The general commanding calls upon all members of his command to remember that the present campaign takes them through a friendly territory, and that humanity and the best interests of the service require that the peaceable inhabitants be treated with kind kindness, and that every protection be given by the soldiers to them and to their property.
-Major General Ambrose E. Burnside, Camp Nelson, August 14, 1863
The Oliver Perry House, also known as the White House, is the only remaining building within the boundaries of Camp Nelson National Monument that dates to the Civil War. The two-story frame Greek Revival house was constructed in the mid-1850s by Oliver and Fannie Scott Perry on the land of Mary Scott, Fannie Scott’s mother. When Camp Nelson was established in 1863, the US Army occupied the house for miliary use. The house served as the headquarters of Major General George L. Hartsuff, commander of the Twenty-third Corps, before the commencement of the East Tennessee Campaign in August 1863.
The White House later served as US Army Quartermaster and Commissary officers’ quarters through the end of the war. One change in the house that occurred during the military occupation was the accidental burning of the detached kitchen behind the main house later in 1865 or 1866. The US Army replaced the detached kitchen with an attached two-story frame and kitchen addition that stands today. After the Civil War ended and Camp Nelson was closed, the house was re-occupied by its original owners.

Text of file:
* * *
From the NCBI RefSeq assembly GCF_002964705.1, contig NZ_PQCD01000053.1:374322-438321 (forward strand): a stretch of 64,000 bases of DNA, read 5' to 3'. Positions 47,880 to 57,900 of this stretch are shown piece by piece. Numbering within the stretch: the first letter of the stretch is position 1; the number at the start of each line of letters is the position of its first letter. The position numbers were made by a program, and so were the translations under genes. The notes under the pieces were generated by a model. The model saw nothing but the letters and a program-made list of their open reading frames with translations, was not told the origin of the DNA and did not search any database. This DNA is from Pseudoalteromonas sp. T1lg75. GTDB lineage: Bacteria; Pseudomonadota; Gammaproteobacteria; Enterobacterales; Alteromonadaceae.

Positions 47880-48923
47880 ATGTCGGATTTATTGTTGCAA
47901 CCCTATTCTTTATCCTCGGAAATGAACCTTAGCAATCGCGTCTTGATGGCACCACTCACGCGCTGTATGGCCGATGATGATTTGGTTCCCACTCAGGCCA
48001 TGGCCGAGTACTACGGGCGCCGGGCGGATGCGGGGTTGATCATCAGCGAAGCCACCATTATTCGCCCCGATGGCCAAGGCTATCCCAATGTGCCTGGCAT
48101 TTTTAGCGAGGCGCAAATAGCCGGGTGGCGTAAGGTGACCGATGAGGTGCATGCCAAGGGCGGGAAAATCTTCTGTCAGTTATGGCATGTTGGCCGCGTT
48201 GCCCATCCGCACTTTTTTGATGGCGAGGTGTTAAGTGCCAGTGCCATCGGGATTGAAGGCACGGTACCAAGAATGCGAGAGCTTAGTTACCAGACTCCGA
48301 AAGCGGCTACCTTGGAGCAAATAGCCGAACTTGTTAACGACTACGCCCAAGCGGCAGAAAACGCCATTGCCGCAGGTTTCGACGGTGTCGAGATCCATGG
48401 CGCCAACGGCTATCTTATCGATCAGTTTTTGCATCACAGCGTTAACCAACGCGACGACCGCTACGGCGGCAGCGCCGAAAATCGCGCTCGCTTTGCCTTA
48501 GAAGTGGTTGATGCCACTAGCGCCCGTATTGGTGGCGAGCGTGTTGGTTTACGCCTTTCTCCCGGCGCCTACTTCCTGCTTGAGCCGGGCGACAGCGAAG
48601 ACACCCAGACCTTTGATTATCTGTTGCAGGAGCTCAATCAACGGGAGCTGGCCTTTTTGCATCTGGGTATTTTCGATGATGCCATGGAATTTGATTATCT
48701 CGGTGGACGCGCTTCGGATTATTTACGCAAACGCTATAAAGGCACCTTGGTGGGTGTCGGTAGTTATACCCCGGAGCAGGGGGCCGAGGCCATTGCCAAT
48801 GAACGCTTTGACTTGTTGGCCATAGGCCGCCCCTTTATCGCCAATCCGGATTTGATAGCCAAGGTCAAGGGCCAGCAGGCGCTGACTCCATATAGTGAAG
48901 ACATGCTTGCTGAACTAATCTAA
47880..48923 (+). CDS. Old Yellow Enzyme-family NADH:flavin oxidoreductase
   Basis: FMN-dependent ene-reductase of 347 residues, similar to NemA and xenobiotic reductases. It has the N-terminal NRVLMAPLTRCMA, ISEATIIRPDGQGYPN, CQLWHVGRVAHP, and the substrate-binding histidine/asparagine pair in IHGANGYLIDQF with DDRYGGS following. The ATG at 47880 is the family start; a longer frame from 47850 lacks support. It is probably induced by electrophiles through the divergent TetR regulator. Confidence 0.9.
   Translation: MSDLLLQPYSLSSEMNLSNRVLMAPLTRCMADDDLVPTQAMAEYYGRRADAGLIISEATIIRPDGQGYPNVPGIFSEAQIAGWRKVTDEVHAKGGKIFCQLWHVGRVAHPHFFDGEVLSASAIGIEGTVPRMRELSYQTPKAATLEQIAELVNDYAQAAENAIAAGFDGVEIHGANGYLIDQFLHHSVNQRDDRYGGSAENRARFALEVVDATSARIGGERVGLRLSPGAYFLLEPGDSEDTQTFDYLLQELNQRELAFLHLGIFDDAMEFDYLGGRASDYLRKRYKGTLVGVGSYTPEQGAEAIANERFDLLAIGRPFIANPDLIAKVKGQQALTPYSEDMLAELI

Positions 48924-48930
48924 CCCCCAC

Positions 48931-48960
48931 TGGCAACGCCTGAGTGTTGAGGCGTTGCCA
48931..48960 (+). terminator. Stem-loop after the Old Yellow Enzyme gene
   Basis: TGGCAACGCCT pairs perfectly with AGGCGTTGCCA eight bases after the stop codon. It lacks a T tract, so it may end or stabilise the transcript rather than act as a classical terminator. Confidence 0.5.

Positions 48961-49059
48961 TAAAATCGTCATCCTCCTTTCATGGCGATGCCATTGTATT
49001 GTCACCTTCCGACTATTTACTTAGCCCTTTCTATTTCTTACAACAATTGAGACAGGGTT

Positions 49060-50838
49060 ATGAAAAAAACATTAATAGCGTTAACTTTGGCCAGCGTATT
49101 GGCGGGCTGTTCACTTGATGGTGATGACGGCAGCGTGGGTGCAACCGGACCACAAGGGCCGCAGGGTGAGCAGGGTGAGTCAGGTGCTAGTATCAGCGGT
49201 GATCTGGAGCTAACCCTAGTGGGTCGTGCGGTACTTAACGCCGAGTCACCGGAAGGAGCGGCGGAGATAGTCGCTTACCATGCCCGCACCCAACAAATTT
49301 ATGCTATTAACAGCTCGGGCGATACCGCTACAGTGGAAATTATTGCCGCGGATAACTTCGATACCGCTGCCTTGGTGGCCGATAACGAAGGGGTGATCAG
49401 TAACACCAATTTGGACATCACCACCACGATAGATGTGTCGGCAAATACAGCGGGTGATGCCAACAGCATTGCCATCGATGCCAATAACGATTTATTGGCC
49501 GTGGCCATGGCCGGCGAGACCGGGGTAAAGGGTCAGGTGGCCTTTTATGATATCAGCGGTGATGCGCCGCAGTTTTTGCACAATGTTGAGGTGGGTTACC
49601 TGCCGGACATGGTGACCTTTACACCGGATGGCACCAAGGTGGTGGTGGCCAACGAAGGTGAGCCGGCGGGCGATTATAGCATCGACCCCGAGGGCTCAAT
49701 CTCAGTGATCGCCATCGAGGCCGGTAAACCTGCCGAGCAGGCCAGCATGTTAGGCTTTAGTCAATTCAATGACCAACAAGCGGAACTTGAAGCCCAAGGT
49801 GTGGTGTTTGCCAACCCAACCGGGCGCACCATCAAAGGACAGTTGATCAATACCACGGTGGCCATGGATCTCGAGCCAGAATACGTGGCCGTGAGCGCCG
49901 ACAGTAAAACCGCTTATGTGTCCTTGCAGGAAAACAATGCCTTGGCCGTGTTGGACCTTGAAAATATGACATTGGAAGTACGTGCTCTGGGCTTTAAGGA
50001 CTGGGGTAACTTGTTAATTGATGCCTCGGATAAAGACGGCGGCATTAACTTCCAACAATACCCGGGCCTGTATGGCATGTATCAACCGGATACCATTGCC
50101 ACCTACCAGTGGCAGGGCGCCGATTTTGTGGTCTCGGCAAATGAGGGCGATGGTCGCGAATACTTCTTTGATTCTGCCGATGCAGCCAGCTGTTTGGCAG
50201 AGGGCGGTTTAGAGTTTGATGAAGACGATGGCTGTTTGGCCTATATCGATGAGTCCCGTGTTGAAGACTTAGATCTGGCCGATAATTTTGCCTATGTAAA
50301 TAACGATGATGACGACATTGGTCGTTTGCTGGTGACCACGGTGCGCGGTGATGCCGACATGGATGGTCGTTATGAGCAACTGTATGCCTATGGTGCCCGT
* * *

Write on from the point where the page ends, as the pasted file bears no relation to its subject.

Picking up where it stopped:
White House Rehabilitation
The White House is currently undergoing renovation work and is closed to the public. Ongoing repairs started in 2021 and will continue into the forseeable future. The National Park Service will provide updates on the renovation, repair, and rehabilitation of the historic home.
Last updated: December 18, 2022
6614 Old Danville Road Loop 2
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